Anniversary Column - Business models
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For the original German article, see here.
Part 5: How to finance online media – a never-ending conundrum with different approaches to finding a solution
Let's start with a reference to another article: http://www.notebookcheck.net/The-Prodigious-Dream-Free-Internet-without-Ads.88998.0.html
In the world of publishing the current notion seems to be that there won't be a single financing model for websites, but rather multiple ones which are going to be used by more than one site. A brief synopsis:
1. Paywalls (paid content subscriptions): a majority of the players in the publishing sector seem to think that various variations of this will be the saving grace
a) Complete paywall: viewing any content requires payment; major disadvantage is significant reduction in the number of visitors
b) Metered paywall: a certain number of pages per month are free of charge; clearing the cookies makes it easy to circumvent this restriction
c) Social payment: occasional pop-ups asking for donations; generates very modest income
d) Freemium: Some content is free, some isn't
e) “Paywall bundle” (my phrase): payment is due for a bundle of sites; possible for options a - d
a) Mandatory ads: the classic approach and also Notebookcheck's solution
b) A rarely used variation allows the user to "opt out" of the ads by paying a fee (example: Golem)
3. Donations: works for Wikipedia, but rarely for other sites
4. Taxpayer financing
a) Copyright collective ("Verwertungsgesellschaft Wort" in Germany): minor amount of extra income thanks to a tremendous amount of bureaucracy
b) Complete financing through taxpayers - only for certain types of media and most likely only an option if the European Central Bank is able to generate money out of thin air in perpetuum
5) Corporate blog: financial link between media and the company; very hard to sustain independent content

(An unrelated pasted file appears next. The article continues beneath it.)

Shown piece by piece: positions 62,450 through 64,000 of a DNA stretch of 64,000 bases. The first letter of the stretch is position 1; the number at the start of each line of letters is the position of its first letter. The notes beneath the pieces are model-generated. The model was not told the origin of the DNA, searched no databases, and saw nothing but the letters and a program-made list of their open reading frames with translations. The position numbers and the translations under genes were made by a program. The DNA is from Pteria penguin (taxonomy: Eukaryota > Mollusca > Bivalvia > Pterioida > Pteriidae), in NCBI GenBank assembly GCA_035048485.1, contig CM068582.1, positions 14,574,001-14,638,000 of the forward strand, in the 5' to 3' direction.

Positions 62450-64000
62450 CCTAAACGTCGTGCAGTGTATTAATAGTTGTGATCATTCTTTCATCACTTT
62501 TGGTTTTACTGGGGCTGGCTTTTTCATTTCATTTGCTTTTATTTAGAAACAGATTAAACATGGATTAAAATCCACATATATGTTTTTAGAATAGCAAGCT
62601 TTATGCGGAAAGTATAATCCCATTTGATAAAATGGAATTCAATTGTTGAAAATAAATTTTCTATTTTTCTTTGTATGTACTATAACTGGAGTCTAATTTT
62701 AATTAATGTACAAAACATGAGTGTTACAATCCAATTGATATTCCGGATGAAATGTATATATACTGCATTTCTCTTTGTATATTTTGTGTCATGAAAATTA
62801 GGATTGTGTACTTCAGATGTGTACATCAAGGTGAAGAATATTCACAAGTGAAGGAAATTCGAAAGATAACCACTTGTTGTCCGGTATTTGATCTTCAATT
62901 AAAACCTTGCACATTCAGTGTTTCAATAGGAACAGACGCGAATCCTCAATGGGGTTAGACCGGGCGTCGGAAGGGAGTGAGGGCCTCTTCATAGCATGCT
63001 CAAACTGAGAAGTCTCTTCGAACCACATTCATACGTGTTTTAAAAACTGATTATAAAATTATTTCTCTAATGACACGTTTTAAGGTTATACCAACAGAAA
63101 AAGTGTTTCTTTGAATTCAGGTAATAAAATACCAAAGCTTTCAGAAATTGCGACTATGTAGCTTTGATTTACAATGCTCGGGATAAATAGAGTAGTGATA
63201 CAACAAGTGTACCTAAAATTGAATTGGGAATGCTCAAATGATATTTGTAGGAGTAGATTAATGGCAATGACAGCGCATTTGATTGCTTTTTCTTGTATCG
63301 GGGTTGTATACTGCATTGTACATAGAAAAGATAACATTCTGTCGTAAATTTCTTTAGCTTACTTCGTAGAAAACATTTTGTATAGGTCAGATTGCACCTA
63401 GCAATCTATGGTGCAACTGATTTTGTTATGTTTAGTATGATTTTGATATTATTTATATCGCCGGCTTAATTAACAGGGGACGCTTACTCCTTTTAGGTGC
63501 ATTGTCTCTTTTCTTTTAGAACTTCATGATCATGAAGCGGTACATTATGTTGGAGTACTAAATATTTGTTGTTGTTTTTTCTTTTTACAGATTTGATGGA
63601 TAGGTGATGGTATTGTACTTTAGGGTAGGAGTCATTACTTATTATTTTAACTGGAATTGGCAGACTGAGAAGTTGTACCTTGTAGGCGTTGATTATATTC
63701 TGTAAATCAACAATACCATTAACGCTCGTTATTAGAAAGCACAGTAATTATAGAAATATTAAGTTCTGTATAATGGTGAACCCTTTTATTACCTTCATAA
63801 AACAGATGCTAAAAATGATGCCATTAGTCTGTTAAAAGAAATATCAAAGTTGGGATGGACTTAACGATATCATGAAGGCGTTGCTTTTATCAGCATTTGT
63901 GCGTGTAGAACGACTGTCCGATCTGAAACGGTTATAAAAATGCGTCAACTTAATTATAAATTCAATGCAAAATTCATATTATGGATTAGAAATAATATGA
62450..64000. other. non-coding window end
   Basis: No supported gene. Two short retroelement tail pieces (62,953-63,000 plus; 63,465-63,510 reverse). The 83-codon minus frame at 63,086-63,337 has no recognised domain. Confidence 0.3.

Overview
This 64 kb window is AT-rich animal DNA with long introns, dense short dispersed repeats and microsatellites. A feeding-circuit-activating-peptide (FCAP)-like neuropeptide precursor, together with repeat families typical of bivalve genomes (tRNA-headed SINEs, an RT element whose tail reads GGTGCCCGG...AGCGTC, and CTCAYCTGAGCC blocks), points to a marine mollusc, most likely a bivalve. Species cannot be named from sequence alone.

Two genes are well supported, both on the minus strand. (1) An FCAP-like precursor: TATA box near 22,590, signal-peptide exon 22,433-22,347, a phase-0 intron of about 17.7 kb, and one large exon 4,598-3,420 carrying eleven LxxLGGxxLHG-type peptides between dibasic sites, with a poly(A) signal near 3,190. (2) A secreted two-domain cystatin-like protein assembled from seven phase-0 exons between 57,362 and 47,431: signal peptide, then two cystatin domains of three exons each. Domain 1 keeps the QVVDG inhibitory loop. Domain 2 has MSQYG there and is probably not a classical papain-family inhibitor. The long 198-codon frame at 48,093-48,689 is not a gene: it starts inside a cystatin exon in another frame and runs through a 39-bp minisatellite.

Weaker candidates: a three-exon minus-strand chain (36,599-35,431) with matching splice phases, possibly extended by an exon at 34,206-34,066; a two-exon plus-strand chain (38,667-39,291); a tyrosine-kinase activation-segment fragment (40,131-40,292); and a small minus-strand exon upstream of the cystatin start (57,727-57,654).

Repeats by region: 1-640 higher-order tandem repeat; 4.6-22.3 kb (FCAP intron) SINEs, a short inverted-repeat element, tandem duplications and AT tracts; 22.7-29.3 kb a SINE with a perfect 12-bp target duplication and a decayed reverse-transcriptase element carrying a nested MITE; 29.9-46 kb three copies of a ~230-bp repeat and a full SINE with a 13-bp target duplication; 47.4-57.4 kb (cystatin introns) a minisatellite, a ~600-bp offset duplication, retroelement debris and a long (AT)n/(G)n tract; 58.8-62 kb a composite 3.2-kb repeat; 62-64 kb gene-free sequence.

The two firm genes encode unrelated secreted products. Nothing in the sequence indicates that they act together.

Traditionally, 2a is the most frequent implementation, although the various paywall options are gaining momentum. What method reigns supreme will ultimately depend on the readers. Notebookcheck is sticking with 2a, but the preferences of our readers could potentially sway us in the future.
I've come across a few posts from readers wondering why we don't try asking for donations. Our attempts have shown that the willingness of our readers to donate money is quite frankly disproportionally greater than the number of actual money transfers.
Of course there are many different ways to implement ad financing. As of late, we've noticed an increase of epidemic proportions of what euphemistically is called "content marketing". In this case, editorial content is mixed with advertisements. Strictly speaking, it's illegal if the ads are not identified properly as required by law. Those placing the ads of course don't want them identified as such. What's bad here is that the reader is lead to believe that he's looking at objective content. In various comments, our readers often accuse us of allowing our ratings to be "bought". As the CFO I can tell you that nothing is further from the truth. As a matter of fact, we don't allow "financial contributions" for a better rating or a review that sounds less harsh. It might sound pathetic, but I see Notebookcheck as a shining beacon as far as our steadfast refusal of content marketing is concerned. The ads you see on our site are either purchased anonymously or large advertising networks book ads for several sites at the same time, so there is no direct contact between the advertiser and our editorial department. The few sponsored invitations we receive for events hosted by manufacturers are openly posted on our site: http://www.notebookcheck.com/Transparenz.96617.0.html (in German).
Here's a quote from the well-know tech-blogger Sacha Pallenberg regarding his elimination of banner ads on the site Mobilegeeks: "Not that I want to draw parallels to the business conducted on street corners - but I do feel a bit like a content whore who has to expect nightly visits from the pimp to hand over the money". The pimp(s) in this case are the marketers.
I happen to like this kind of humor. Notebookcheck will remain a high-profile call girl available for hire. Now we also don't have to explain in more detail why 85-90% of our visitors are male.